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Re: Gulf Oil Spill Reaches Land

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  • Tue, Jun 15, 2010 - 07:37pm

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    Re: Gulf Oil Spill Reaches Land

BP Deepwater Horizon engineer called rig a ‘nightmare,’ days before Gulf oil spill ignited

BY Sean Alfano

Tuesday, June 15th 2010, 9:21 AM

The Deepwater Horizon rig one day after it exploded April 21, 2010.


The Deepwater Horizon rig one day after it exploded April 21, 2010.

The Deepwater Horizon rig was a “nightmare” before it turned into a catastrophe.

And almost no one seemed to care, according to e-mails of BP engineers and officials released to Congress Monday.

A wave of new details about the doomed rig have emerged, including how its registration as a boat in a tiny South Pacific country helped it skirt tougher U.S. safety laws.

The timing of these details comes as BP executives, including embattled CEO Tony Hayward, hit Washington this week to meet with President Obama and answer questions from a fired up Congress.

“Time after time, it appears that BP made decisions that increased the risk of a blowout to save the company time or expense,” Reps. Henry Waxman, (D-Calif.), and Bart Stupak, (D-Mich.) wrote in a letter to Hayward. “If this is what happened, BP’s carelessness and complacency have inflicted a heavy toll on the Gulf, its inhabitants, and the workers on the rig.”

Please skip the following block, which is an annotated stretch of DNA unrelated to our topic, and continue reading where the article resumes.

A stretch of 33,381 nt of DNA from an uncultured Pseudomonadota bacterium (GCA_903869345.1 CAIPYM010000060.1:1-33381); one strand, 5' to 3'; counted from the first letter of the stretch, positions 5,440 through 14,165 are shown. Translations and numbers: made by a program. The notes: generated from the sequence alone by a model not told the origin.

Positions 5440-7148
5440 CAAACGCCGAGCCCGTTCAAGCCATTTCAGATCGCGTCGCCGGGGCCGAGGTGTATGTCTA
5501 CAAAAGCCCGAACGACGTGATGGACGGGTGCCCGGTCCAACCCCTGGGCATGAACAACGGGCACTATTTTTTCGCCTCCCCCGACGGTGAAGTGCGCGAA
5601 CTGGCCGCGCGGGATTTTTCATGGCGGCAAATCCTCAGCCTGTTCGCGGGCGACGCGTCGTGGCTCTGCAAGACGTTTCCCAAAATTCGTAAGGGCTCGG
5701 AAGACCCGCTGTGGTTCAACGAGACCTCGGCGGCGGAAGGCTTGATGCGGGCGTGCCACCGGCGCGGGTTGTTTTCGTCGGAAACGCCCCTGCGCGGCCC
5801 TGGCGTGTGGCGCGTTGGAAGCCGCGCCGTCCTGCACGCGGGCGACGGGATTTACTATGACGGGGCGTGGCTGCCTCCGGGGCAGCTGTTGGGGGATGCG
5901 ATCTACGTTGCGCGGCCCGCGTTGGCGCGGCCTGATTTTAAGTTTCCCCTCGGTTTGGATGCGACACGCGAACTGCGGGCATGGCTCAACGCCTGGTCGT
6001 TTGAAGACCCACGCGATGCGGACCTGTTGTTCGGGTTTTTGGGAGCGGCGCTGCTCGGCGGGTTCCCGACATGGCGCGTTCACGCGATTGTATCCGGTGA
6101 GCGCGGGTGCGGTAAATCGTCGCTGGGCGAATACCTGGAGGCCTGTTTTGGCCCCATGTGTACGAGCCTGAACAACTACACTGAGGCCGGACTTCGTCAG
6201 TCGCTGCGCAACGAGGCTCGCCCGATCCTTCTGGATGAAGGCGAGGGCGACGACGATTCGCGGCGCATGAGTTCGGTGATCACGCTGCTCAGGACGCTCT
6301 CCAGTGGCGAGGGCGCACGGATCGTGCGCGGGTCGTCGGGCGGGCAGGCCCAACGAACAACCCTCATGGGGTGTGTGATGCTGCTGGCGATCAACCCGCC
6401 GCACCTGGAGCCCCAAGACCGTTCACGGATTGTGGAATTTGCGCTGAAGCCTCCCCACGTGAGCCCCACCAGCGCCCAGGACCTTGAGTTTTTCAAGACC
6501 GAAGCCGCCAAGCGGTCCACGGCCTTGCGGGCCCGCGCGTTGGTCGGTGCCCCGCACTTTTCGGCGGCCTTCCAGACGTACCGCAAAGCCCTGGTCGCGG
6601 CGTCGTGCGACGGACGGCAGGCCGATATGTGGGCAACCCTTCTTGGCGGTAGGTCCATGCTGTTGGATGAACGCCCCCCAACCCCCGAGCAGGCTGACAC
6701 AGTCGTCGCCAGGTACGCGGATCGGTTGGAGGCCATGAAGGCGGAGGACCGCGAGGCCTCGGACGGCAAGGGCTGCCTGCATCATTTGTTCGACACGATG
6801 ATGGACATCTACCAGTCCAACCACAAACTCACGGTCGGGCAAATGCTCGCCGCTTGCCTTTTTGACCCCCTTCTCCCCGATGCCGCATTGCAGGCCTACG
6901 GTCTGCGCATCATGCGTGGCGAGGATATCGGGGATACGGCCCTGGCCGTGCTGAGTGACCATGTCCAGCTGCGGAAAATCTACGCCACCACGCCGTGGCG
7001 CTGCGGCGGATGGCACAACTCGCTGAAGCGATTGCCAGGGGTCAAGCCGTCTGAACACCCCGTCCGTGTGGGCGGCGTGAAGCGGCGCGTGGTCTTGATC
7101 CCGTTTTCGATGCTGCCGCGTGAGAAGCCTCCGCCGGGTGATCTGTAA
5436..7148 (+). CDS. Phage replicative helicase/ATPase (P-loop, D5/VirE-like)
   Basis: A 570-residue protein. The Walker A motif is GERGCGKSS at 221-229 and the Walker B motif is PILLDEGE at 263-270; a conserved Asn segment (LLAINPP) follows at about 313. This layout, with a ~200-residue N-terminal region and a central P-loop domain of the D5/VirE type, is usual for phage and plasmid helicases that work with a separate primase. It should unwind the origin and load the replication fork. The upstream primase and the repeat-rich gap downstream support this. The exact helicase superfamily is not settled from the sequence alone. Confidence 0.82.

The congressmen pinpoint five questionable decisions BP made, particularly on the day before the April 20 explosion that triggered the worst oil spill in U.S. history.

The oil giant chose a cheaper, faster option of securing the rig, a choice BP engineer Brian Morel lamented in an April 14 e-mail to a colleague.

“We could be running it in 2-3 days, so need a relative quick response. Sorry for the late notice, this has been nightmare well which has everyone all over the place,” he wrote.

Waxman and Stupak claim BP rejected suggestions from a subcontractor to further bolster the rig’s stability.

A BP official e-mailed a co-worker April 16, saying “who cares, it’s done, end of story, will probably be fine.”

The rig’s array of international hands and private subcontractors involved with its manufacture and production may also be partly to blame for the explosion.

The Deepwater Horizon was built in South Korea and operated by a Swiss company (Transocean) working for a British oil company (BP).

And under international law, rigs can be treated as ships, with less governmental oversight. The Deepwater Horizon was registered as a ship in the Marshall Islands, the Los Angeles Times reports.

Basing it in the tiny South Pacific nation protected the Deepwater Horizon from stricter safety laws.

The Marshall Islands licensed the rig to Transocean, which allowed an oil drilling expert more power than the rig’s sea captain the day it blew up, the Times reports.

The rig’s chief mechanic since 2000 said the number of employees on the rig had decreased to dangerous levels.

“I believe that safety was compromised by this,” Douglas Brown told the newspaper.

A spokesman for Transocean fired back, calling complaints, “egregiously unfounded and inflammatory.”

Obama plans a primetime speech Tuesday to address the growing crisis in the Gulf. He made his fourth trip to the region Monday.

With News Wire Services

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